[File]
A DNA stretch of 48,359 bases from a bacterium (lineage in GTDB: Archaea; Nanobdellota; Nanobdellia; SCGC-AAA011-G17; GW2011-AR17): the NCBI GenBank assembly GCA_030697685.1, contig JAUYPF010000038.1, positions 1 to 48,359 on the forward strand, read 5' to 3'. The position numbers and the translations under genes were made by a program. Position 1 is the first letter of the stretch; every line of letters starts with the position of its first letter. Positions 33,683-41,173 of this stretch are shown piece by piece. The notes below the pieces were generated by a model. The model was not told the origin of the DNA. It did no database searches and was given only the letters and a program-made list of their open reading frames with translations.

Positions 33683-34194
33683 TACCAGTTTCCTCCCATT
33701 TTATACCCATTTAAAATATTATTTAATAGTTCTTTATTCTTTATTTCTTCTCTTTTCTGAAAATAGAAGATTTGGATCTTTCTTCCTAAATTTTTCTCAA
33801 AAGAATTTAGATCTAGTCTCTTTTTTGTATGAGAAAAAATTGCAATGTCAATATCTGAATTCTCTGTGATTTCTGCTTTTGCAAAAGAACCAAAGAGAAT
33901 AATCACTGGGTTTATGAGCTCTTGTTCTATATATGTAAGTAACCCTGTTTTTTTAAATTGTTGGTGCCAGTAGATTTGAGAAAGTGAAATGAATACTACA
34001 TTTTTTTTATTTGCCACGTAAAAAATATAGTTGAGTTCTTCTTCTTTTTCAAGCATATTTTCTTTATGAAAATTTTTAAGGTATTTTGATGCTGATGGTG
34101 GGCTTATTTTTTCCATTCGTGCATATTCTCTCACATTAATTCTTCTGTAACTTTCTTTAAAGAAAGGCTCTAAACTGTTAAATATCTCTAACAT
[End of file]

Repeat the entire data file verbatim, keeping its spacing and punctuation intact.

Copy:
A DNA stretch of 48,359 bases from a bacterium (lineage in GTDB: Archaea; Nanobdellota; Nanobdellia; SCGC-AAA011-G17; GW2011-AR17): the NCBI GenBank assembly GCA_030697685.1, contig JAUYPF010000038.1, positions 1 to 48,359 on the forward strand, read 5' to 3'. The position numbers and the translations under genes were made by a program. Position 1 is the first letter of the stretch; every line of letters starts with the position of its first letter. Positions 33,683-41,173 of this stretch are shown piece by piece. The notes below the pieces were generated by a model. The model was not told the origin of the DNA. It did no database searches and was given only the letters and a program-made list of their open reading frames with translations.

Positions 33683-34194
33683 TACCAGTTTCCTCCCATT
33701 TTATACCCATTTAAAATATTATTTAATAGTTCTTTATTCTTTATTTCTTCTCTTTTCTGAAAATAGAAGATTTGGATCTTTCTTCCTAAATTTTTCTCAA
33801 AAGAATTTAGATCTAGTCTCTTTTTTGTATGAGAAAAAATTGCAATGTCAATATCTGAATTCTCTGTGATTTCTGCTTTTGCAAAAGAACCAAAGAGAAT
33901 AATCACTGGGTTTATGAGCTCTTGTTCTATATATGTAAGTAACCCTGTTTTTTTAAATTGTTGGTGCCAGTAGATTTGAGAAAGTGAAATGAATACTACA
34001 TTTTTTTTATTTGCCACGTAAAAAATATAGTTGAGTTCTTCTTCTTTTTCAAGCATATTTTCTTTATGAAAATTTTTAAGGTATTTTGATGCTGATGGTG
34101 GGCTTATTTTTTCCATTCGTGCATATTCTCTCACATTAATTCTTCTGTAACTTTCTTTAAAGAAAGGCTCTAAACTGTTAAATATCTCTAACAT